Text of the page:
This book is beautiful, and sorrowful, and frightening, and real.
Wendell is a taxidermist. He understands the structure and fragility of the flesh. He lacks illusions about the meaning of being alive. He inhabits a world of the tangible. He can’t see the constellations in the stars, even though his partner, Frank, tries many times over the years to point them out to him. ‘Ursa Major doesn’t look a thing like a bear,’ Wendell says, ‘and Orion’s belt is just three stars in a line. It could be any three stars. It was always too clear to me that there was no real pattern between them, only some tricks sailors made up to guide them home. That doesn’t make the sky a map. Still, I tried to see. But I never could.’
But now, after over 60 years together, Frank is slipping away, his mind failing, his body failing, and all Wendell can do is look after the two of them and watch and wait. ‘If he could name just one of them,’ Wendell thinks, looking at the stars, after a trying incident with Frank, ‘If he could name just one of them, it would be all right. I could let it all go, Daisy and him and our whole life, I could let it all go quiet and easy, if I could hear him tell me just one of them. That’s the last thing I would ever ask.’
Frank can’t, though. He can’t do anything anymore.
This book is called ‘Hide’, because Wendell and Frank have lived an isolated life in order to be together, in post-World War 2 North Carolina, where two men living together was a dangerous and illegal thing. They’ve had to hide. And it’s called ‘Hide’ because Wendell is a retired taxidermist and his understanding is informed by intimate knowledge of the seat of life, the flesh, which for Wendell becomes a metaphor for layers of meaning – or meaninglessness.
‘It’s a long work,’ he says, describing his trade, ‘slow and full of waiting, shaping your way from the outside in…Some days you go to lay down the next layer and can’t tell that the last three are even there, and with each one, details of the surface become less and less distinct, and you wonder if that shell will ever be strong enough to hold up the hide. Then you lay down the next layer anyway.’ And a bit later, contemplating the flesh again, ‘It’s the skin and skin alone that makes any of us worthy of love or kindness. Underneath it, we are monsters, every living thing.’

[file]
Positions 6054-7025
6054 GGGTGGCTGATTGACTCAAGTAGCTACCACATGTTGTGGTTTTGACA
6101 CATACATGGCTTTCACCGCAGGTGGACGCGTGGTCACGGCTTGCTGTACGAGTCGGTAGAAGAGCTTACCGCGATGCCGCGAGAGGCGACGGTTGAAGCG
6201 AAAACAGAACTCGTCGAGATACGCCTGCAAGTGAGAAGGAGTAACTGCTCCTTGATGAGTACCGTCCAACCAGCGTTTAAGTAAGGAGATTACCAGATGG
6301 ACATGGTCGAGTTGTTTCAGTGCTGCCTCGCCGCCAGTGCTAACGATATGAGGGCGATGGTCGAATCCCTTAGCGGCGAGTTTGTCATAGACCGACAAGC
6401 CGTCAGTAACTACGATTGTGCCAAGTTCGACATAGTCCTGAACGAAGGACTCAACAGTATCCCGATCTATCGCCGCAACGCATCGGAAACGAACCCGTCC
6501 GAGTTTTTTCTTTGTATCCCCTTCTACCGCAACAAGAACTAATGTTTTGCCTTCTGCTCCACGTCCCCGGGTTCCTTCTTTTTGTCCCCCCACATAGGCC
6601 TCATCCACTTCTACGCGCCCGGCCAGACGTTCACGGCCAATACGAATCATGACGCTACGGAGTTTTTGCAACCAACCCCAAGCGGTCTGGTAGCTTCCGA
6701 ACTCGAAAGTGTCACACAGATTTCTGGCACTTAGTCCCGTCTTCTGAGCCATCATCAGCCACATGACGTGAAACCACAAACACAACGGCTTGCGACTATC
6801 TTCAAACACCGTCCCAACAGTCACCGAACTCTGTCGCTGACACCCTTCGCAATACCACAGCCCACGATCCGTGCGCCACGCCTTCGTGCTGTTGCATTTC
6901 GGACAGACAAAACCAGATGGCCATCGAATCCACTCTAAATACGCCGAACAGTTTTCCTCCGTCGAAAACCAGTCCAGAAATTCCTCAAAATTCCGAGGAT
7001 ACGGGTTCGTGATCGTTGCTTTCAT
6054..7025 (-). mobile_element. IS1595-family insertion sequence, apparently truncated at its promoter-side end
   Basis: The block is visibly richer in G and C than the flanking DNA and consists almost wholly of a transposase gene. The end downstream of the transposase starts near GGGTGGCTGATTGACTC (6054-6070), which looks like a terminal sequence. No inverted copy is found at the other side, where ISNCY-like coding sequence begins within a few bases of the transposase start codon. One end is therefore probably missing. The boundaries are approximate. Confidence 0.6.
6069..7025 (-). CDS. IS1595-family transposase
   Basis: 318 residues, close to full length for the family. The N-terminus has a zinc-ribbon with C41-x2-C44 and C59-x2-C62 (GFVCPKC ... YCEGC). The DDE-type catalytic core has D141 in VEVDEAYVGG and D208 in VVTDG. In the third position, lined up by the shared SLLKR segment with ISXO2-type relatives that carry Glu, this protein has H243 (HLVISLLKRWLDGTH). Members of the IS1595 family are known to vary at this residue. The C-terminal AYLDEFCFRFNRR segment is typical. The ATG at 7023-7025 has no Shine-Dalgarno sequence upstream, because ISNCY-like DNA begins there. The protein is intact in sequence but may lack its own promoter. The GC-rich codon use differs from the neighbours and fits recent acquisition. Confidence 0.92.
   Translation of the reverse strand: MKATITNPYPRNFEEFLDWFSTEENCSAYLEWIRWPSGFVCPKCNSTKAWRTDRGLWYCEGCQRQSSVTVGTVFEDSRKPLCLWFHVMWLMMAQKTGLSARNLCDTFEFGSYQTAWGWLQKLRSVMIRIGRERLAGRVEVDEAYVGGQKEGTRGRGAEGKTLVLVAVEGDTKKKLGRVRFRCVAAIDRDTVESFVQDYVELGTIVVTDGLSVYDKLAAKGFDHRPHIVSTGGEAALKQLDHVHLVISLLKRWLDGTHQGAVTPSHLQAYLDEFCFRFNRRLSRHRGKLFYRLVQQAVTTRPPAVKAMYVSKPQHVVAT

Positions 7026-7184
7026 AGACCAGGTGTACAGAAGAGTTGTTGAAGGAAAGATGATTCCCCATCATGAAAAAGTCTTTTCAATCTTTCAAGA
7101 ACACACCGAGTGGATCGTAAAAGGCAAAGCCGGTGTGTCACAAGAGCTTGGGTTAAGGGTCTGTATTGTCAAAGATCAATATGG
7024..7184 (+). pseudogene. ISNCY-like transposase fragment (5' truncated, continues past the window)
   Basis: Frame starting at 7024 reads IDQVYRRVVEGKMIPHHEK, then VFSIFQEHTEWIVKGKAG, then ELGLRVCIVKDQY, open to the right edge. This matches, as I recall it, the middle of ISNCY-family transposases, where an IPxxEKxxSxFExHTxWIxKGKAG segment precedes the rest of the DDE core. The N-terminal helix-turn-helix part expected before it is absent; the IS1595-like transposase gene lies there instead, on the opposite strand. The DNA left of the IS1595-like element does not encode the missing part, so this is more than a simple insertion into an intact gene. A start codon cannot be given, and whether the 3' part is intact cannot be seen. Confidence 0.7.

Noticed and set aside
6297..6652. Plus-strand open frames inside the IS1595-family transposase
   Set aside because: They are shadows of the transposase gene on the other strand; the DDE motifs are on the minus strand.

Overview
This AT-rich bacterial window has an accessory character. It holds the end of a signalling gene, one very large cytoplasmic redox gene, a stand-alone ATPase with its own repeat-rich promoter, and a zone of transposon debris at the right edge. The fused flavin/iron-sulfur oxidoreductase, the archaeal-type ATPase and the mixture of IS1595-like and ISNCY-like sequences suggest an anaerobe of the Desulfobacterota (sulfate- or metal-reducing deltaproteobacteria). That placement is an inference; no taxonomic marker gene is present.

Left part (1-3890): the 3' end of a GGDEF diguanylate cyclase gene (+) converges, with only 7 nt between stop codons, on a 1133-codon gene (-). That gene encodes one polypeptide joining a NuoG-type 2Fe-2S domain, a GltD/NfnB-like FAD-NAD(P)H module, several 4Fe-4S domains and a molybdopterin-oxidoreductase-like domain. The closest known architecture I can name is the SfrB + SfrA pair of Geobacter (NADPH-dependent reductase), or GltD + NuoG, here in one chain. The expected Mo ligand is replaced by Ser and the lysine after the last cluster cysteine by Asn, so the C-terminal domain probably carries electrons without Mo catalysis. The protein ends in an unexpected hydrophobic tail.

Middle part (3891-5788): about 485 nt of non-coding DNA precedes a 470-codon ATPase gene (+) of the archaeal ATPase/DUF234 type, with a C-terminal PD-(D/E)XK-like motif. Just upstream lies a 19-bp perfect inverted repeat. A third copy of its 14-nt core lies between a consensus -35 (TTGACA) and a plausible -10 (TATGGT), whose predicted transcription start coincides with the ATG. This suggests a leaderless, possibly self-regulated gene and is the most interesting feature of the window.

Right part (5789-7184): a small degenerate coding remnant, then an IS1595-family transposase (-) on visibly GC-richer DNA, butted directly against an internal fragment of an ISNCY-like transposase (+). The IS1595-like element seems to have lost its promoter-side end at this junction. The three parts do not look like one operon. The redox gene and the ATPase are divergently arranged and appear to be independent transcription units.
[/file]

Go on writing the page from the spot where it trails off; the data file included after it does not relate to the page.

Wendell talks a lot about how the skin holds us together, how he’s amazed we’re not blind, our eyeballs being protected only by the fragile layer of our eyelids. It helps explain how stoically he accepts Frank’s quick deterioration and all the grim and foul duties that fall to Wendell as a result.
I’m making this book sound awful, and in many ways it is awful, but the things that happen to Wendell and Frank happen to us all eventually. As Wendell says, you don’t get to choose.
I cried at the end of this book, and I am still feeling teary now, and if you have the stomach to follow this ageing pair reaching the end of their lives, you will be rewarded for it. It turns out the flesh is as important at a relationship’s close as it was in the beginning, for reasons that are both the same and different.
Hide by Matthew Griffin is available to borrow from Warwickshire Libraries. Click here to borrow your copy today.
Blog written by C.T
Note from the blog author – this book contains scenes that some readers may find upsetting.